Mike Whitaker

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Entrepreneur or Unemployed? – NY Times Article

I have commented that entrepreneurship is sometimes chosen unemployment.

Some folks don’t have a choice lately. See the stats.

Read the New York Times Article.

The Article

Typically each year, large numbers of Americans leave their old jobs to find new ones. Unemployment rises during recessions mainly because companies hire fewer workers, not because they lay more people off. But this Great Recession has been different. Layoffs by mid-sized and large companies have surged while hiring has almost disappeared. These companies have used the sharp downturn as an opportunity to cull their payrolls for good — substituting labor-saving technologies and outsourcing to workers abroad or to contract workers here. This explains why almost half of America’s unemployed have been jobless for more than six months — a greater proportion than at any time since the Great Depression. It also explains why so many people like George have joined the ranks of the self-employed.

Yes, a growing number of Americans went out on their own before the recession, but clearly their numbers have vastly increased. While some are happy about their new status, most are worse off than they were before. It’s one thing to be a contingent worker in good times and when you’re young; quite another in bad times when you’re middle-aged.

Still, many would rather view these people as entrepreneurs and owners of startup businesses, and see their major challenge as getting adequate credit. Congress’s Joint Economic Committee reported last week that small businesses continue to face tight lending standards. “Small business is the job-creation engine that powers this economy,” said Representative Carolyn Maloney, the New York Democrat who heads the committee. Democrats will be pushing bills to make loans more available to them.

Indeed, America’s startup businesses do need better access to credit. But many entities that look like small new businesses are actually self-employed people who need more than bank loans. They need predictable income and benefits.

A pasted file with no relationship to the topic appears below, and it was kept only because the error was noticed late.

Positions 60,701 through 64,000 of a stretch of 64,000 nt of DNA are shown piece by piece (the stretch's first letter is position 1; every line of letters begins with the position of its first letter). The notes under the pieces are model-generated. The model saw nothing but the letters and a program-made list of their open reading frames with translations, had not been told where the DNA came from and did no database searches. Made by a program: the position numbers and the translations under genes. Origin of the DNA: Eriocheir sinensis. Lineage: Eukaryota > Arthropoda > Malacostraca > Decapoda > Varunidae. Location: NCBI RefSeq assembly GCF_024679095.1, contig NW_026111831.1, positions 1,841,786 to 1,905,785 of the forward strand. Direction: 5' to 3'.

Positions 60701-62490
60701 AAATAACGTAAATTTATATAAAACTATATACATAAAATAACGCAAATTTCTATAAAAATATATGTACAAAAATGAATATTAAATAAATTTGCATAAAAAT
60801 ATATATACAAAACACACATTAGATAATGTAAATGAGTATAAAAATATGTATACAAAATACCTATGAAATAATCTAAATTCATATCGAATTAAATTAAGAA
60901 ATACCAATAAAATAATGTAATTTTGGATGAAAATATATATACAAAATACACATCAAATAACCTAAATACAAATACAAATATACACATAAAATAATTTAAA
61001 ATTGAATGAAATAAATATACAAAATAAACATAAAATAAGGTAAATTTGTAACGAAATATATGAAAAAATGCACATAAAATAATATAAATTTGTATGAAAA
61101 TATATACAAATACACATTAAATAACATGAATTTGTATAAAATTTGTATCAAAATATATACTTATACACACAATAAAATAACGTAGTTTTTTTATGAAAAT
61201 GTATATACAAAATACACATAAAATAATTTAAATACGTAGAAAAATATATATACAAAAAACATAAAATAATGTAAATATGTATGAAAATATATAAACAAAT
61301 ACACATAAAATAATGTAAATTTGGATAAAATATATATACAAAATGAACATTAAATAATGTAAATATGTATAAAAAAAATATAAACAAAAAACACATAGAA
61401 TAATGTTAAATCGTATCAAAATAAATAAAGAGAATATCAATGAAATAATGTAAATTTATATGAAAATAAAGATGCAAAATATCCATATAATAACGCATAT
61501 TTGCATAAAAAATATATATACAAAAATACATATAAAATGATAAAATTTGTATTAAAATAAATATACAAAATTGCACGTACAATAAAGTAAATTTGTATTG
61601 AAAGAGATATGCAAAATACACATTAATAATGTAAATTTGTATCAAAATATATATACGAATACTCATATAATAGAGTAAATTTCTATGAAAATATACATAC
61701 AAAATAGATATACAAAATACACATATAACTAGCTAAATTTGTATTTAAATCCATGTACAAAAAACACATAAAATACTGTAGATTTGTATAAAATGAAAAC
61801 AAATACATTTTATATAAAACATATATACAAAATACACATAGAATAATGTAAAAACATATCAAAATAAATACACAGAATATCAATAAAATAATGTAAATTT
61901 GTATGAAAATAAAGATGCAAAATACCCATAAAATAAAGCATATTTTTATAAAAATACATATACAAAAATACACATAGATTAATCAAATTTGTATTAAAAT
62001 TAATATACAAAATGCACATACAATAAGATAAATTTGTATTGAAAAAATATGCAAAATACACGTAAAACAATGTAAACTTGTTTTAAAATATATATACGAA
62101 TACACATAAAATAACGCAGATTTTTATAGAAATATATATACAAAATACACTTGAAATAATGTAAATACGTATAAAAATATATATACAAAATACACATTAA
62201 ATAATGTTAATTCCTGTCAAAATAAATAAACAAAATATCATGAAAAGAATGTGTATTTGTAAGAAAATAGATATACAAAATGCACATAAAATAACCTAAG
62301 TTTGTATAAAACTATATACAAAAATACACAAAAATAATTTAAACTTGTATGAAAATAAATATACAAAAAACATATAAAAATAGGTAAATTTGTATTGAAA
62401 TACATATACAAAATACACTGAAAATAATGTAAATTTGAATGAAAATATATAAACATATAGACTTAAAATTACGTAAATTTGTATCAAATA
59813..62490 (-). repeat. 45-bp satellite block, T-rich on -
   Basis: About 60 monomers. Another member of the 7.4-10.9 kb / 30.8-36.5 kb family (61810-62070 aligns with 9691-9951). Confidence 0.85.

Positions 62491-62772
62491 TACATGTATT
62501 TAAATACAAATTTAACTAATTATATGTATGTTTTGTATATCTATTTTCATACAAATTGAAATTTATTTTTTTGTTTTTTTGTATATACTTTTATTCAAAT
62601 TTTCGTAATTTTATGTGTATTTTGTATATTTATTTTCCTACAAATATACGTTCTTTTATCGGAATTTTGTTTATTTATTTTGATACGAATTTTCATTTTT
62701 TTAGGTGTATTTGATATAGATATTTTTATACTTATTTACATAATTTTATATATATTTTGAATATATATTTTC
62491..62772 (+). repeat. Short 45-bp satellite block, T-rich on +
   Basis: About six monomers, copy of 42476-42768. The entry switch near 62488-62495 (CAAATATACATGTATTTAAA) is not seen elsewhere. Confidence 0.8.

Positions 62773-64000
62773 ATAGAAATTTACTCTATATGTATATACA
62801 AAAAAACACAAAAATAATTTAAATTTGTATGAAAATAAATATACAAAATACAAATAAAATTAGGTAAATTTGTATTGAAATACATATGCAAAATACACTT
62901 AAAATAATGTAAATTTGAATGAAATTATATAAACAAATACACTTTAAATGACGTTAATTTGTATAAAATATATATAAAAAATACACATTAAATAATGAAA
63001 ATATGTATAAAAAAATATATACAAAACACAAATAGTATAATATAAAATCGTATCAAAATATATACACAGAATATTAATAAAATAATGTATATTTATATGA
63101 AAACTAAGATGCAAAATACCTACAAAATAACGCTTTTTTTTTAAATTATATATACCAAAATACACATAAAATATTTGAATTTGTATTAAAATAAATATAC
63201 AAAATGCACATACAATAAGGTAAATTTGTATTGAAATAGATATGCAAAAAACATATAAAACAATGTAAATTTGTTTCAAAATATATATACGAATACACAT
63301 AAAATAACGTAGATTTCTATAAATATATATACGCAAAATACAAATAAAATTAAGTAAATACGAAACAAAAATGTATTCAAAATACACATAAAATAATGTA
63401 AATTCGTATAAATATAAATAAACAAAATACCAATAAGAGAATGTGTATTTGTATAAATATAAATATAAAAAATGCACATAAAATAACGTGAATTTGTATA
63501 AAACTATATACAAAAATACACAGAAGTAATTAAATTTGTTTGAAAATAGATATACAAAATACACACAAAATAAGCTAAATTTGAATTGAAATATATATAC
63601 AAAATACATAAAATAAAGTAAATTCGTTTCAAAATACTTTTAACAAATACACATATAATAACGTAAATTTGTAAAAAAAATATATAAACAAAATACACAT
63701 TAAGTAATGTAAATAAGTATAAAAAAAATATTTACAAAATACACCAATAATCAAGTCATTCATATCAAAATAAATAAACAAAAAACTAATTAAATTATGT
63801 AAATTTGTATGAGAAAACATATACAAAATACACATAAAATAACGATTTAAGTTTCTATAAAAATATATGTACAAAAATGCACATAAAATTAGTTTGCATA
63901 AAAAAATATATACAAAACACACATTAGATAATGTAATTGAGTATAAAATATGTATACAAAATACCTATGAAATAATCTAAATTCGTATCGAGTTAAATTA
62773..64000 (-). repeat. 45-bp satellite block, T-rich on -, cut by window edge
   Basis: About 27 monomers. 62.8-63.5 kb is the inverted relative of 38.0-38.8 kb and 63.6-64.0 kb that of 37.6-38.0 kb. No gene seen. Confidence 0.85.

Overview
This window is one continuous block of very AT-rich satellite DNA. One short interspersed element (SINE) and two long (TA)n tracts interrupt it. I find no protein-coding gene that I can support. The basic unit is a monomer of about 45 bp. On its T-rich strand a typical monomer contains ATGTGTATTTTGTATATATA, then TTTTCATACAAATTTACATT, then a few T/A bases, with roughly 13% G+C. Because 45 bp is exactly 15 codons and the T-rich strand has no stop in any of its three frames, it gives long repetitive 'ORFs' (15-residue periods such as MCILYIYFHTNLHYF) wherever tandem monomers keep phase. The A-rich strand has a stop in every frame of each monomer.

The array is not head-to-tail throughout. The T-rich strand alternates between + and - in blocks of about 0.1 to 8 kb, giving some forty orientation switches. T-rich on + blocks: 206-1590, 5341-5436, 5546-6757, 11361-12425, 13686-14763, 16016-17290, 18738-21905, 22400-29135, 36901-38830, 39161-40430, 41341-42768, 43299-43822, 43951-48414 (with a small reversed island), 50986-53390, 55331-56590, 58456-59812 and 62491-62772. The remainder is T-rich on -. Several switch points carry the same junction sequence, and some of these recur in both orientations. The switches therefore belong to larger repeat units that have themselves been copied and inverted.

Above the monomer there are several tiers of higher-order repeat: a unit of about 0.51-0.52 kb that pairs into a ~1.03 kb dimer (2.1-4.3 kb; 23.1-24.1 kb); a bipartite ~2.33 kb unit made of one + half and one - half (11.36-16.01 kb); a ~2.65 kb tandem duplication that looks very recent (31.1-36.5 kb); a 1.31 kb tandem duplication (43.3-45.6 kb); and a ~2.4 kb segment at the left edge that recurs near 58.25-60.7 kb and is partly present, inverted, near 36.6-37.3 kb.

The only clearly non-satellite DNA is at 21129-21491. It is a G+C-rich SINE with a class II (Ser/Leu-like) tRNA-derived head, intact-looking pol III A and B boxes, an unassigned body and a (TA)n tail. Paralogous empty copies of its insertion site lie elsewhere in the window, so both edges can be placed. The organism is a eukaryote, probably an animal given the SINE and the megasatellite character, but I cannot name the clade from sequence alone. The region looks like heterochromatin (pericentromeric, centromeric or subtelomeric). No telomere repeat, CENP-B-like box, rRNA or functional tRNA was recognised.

For starters, they could use what might be called “earnings insurance” that would pay for up to two years part of the difference between what they earned on the old job and what they earn now on their own. Employed workers would contribute to the insurance fund through their payroll taxes, as they do with unemployment insurance, but the total bill for benefits would be unlikely to rise because earnings insurance would get them back to work quicker and thereby reduce the number of weeks they relied on unemployment benefits.

The self-employed also need more help saving. Since they can no longer depend on tax-free corporate matches to their 401(k)’s or I.R.A.’s, they should be entitled to tax credits that match them. Fortunately, thanks to the reform package passed by Congress, they will have more help getting affordable health care, as they will be able to use their aggregate bargaining power in medical exchanges to push down insurance costs.

New businesses are vital to job growth, and entrepreneurship does fuel the economy. And surely some of America’s new independent workers will build their own companies. But when the economy is still so hard on so many, it’s important to distinguish between entrepreneurial zeal and self-employed desperation.

Robert B. Reich, a former secretary of labor, is a professor of public policy at the University of California, Berkeley, and the author of “Supercapitalism.”

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